Bumblebee: A Reboot Done Right
Movie Review by Anirudh Madhav (Rocheston Certified Movie Critic)
Bumblebee kicks off in the planet of Cybertron. There is an ongoing war between Autobots and Decepticons. In a brief sequence, Optimus Prime orders his soldier B-127 to travel to Earth and prepare to build a new base for Autobots.
Directed by Travis Knight, Bumblebee has B-127 land in the middle of an army exercise and ends up being chased by Agent Jack Burns (John Cena). At the same time, Decepticon Blitzwing leaves Bumblebee in peril after removing his voice box and erasing his memory. One of the first impressions that Bumblebee gives us is the more solid and realistic touch to the Autobots and Decepticons, especially after the series of massive and loud CGI-robot action in the previous Transformers series. B-127 takes the guise of a Volkswagen Beetle and comes into contact with Charlie (Hailee Steinfeld), who fondly names B-127 as Bumblebee.
Even as the main storyline focusses on the Decepticons who have come to find Bumblebee, director Travis Knight has brought out a deep friendship between Bumblebee and a subtle romantic relationship between Charlie and Memo (Jorge Lendeborg jr.). The screenplay by Christina Hudson is reminiscent of the classic 80’s movies like E.T, which explores the friendship with magical or alien characters and Travis elevates the movie with his storytelling and VFX brilliance.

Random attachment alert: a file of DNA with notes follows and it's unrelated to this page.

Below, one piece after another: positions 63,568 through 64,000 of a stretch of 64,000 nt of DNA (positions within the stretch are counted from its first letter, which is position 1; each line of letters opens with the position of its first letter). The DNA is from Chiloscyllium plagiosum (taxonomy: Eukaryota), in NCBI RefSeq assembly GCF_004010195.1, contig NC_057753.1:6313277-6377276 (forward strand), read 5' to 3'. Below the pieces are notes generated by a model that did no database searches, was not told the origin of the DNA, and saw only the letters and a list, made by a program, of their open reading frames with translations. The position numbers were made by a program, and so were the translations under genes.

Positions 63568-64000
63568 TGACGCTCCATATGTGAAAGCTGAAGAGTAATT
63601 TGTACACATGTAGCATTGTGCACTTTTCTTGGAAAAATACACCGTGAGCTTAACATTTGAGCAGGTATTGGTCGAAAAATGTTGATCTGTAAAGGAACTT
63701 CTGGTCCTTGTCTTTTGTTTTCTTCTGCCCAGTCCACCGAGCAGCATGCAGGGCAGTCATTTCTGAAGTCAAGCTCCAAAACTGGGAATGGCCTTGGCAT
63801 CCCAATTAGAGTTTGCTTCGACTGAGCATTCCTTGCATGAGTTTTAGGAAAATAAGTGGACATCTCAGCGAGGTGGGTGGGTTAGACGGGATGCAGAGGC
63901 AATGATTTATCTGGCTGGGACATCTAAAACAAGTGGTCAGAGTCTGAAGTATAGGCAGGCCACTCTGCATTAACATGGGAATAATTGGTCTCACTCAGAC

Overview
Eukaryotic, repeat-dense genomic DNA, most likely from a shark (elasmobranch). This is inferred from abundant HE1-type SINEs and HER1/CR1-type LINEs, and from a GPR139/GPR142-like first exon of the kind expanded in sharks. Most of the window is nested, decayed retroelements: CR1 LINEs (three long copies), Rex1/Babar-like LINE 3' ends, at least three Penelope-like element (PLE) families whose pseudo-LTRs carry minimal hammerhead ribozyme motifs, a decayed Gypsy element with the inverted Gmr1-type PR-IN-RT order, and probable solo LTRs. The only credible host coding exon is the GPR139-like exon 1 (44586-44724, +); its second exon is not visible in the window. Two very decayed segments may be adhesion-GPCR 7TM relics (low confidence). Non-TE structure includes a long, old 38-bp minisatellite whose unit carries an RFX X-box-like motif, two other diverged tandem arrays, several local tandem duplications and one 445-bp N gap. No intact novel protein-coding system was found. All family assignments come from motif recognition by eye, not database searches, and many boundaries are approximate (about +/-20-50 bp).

Bumblebee takes a detour from the grandiose bombastic Transformers movies and has an effective storyline, the characters, the Decepticons and Bumblebee has more scope to perform and their emotions are more complex and relatable. The Autobots and Decepticons are aesthetically pleasing and the VFX is more refined and distinct. There are a few sequences where the deep bond between Bumblebee and Charlie is on display. Bumblebee goes on into battle mode and destroys every one of the army vehicles when Charlie seems to be harmed. Hailee Steinfeld excels in her role as a feisty teenager and her mannerisms are right on point. John Cena is convincing as an Army personnel though he does not have a scope to perform.
Travis Knight, who previously directed the animated movie Kubo and the Two Strings, has proved that artistic skill plays a role in the success of a movie. He finds the right balance between robotic action and performance of the characters while blending it into an intelligent storyline. Bumblebee is more childlike, expressive and his blue eyes emote with wonder as much as Charlie’s does when they first meet. Travis’ love for the Transformers’ franchise and retaining the vibe of Steven Spielberg is evident in the way he has brought out character development for the humans and the Autobot Bumblebee. We might not have seen more of Autobots in Bumblebee, but it’s definitely a brilliant origin story and there is more to come. A successful reboot for the Transformers franchise and a Transformers movie that we were waiting for.